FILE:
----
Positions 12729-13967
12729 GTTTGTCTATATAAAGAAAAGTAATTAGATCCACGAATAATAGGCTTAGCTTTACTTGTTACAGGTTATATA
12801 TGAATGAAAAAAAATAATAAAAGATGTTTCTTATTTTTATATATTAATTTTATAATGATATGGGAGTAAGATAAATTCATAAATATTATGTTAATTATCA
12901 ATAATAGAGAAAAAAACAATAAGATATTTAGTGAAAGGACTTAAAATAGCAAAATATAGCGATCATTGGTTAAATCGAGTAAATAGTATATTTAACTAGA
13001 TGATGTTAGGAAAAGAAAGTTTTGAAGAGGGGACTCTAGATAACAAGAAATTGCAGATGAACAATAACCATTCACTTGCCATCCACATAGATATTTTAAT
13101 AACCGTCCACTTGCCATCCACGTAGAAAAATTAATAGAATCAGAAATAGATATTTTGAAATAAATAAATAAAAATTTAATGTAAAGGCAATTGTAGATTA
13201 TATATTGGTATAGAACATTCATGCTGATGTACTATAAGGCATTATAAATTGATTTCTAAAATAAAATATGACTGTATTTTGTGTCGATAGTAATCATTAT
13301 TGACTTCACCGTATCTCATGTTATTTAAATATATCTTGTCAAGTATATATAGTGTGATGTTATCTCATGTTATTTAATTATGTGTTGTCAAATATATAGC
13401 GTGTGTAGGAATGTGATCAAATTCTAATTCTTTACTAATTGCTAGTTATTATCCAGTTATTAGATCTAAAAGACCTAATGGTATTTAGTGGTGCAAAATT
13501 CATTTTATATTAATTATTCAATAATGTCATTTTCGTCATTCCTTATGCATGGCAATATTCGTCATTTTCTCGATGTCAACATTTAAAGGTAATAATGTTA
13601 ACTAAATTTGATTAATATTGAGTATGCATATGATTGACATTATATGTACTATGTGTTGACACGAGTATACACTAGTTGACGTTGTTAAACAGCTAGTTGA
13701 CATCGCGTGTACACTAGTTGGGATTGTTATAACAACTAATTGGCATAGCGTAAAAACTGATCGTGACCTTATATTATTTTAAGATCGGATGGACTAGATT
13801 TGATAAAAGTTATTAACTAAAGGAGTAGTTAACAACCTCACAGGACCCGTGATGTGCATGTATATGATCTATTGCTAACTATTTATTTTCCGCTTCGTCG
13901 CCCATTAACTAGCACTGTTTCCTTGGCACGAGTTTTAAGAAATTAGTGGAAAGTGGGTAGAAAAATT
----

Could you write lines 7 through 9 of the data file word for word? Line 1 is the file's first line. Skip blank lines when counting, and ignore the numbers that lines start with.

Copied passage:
13201 TATATTGGTATAGAACATTCATGCTGATGTACTATAAGGCATTATAAATTGATTTCTAAAATAAAATATGACTGTATTTTGTGTCGATAGTAATCATTAT
13301 TGACTTCACCGTATCTCATGTTATTTAAATATATCTTGTCAAGTATATATAGTGTGATGTTATCTCATGTTATTTAATTATGTGTTGTCAAATATATAGC
13401 GTGTGTAGGAATGTGATCAAATTCTAATTCTTTACTAATTGCTAGTTATTATCCAGTTATTAGATCTAAAAGACCTAATGGTATTTAGTGGTGCAAAATT